bookwork


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Related to bookwork: bookworm

bookwork

(ˈbʊkˌwɜːk)
n
1. (Accounting & Book-keeping) the keeping of accounts
2. (Education) learning through the study of books rather than from practical experience
References in periodicals archive ?
Rather, the practice of printing without an impression is a byproduct of bookwork, because an impression on a leaf in a book would interfere with the legibility of what was printed on the reverse of the sheet.
Sitting in the brightly lit, concrete-floored classroom where Petroleum Tech students do bookwork, Ryan Braae says he has no plans to enter the oilfield.
With proper planning, breaks, lunches or even bookwork can be completed during this time.
Bernie Sanders--who suggest the federal government should provide free education for any citizen willing to put in the bookwork.
I always remind them that we can go back to bookwork if they get out of control.
The eye-opener for him is how much time he is spending--or should be spending--on bookwork.
Answer: Just taxation mostly, and rules and laws and, you know, bookwork.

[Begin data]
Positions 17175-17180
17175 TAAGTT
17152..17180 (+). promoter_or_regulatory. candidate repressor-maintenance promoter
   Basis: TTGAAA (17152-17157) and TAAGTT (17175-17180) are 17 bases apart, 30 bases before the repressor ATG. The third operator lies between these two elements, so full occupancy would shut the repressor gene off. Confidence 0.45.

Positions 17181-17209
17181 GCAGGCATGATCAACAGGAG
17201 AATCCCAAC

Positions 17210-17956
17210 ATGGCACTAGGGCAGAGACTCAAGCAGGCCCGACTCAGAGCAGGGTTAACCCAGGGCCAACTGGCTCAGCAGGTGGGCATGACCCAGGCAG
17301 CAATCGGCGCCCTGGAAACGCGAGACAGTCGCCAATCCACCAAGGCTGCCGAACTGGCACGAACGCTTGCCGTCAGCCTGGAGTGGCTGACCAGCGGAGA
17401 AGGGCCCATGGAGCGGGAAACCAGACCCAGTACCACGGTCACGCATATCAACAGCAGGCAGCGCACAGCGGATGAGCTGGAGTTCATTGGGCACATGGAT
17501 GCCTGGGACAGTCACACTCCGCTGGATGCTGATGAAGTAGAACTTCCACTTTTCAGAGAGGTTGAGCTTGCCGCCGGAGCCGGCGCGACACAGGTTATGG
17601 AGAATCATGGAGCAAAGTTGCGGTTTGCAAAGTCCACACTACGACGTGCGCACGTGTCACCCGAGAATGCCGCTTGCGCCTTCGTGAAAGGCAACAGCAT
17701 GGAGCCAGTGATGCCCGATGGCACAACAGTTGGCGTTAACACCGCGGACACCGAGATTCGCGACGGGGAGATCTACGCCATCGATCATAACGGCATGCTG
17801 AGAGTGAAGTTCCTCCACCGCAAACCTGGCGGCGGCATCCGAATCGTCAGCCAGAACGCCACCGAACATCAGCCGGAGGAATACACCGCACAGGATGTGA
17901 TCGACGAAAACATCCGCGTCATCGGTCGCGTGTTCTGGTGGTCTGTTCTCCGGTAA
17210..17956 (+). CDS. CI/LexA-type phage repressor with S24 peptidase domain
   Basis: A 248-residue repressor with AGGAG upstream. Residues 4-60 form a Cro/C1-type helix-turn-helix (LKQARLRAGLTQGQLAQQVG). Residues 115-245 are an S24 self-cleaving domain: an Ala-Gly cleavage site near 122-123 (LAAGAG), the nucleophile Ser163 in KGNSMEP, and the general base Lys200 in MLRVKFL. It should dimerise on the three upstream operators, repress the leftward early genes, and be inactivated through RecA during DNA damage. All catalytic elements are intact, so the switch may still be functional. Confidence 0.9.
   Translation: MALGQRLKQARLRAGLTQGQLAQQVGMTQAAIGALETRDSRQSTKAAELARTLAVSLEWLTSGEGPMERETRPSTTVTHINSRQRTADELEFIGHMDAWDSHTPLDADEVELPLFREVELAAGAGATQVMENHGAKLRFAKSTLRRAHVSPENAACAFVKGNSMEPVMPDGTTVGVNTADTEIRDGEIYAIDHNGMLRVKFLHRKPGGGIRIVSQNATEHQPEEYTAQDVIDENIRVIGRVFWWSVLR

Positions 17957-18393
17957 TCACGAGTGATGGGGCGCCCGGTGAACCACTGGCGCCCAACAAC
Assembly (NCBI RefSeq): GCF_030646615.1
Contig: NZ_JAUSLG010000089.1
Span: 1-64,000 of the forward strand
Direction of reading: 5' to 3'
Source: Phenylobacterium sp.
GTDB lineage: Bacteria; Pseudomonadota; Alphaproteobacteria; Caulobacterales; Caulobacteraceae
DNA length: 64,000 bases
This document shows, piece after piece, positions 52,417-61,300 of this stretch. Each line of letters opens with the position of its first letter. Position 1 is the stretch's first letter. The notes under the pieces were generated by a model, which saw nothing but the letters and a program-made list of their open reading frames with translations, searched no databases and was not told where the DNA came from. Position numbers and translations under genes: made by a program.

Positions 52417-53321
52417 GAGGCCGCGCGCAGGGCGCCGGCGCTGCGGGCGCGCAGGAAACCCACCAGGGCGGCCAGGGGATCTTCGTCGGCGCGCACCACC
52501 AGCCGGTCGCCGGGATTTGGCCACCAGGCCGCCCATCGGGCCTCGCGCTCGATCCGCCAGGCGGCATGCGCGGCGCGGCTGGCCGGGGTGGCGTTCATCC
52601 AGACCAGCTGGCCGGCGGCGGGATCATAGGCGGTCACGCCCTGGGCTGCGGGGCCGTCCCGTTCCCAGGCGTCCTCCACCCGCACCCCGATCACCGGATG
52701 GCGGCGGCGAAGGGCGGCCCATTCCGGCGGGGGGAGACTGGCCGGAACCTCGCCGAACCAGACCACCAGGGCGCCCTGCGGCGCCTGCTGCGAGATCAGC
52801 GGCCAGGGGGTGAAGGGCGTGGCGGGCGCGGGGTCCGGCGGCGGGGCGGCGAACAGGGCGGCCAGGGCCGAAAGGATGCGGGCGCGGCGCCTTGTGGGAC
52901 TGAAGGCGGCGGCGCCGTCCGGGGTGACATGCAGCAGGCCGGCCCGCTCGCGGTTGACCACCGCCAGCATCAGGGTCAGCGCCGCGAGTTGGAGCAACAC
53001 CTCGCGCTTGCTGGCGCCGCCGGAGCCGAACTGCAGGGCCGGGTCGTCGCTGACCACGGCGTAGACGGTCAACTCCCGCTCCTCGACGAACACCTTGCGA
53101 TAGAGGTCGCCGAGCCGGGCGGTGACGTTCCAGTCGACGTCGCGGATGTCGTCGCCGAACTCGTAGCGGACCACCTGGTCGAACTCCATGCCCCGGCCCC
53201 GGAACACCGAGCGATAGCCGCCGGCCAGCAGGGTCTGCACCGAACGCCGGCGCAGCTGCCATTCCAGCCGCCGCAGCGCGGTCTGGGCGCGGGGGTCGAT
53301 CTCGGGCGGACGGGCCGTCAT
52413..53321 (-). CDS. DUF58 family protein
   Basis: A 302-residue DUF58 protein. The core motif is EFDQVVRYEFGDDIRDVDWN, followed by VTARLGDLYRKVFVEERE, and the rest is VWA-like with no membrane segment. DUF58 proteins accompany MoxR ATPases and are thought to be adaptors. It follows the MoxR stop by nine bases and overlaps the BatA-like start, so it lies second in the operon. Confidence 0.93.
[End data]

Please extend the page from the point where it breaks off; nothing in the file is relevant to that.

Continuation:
In his 2011 publication Bookwork, Garrett Stewart reads art practice that engages the book form as a movement, or a state of flux--from "medium to object to concept to art".
A subsequent office administration job provided the opportunity to hone her bookwork skills, and later, while working in the property development and lighting sectors, she gained further skills and knowledge around accounting.
Professional Standards Institute's certifications go a step further by ensuring that this knowledge is obtained through experience and education and not bookwork.
Much of the bookwork I do is influenced by painters and printmakers from earlier periods--Paul Klee, Amrita Sher-Gil, Agnes Martin, Sheojuk Etidlooie, Kenojuak Ashevak and filmmakers Andrei Tarkovsky and Yuriy Norshteyn.
Yet middle school science instruction is often dominated by lecture and bookwork, which contrasts with contemporary views of effective science teaching (Darby, 2005; Logan & Skamp, 2008; Marshall, Horton, Igo, & Switzer, 2009; Speering & Rennie, 1996).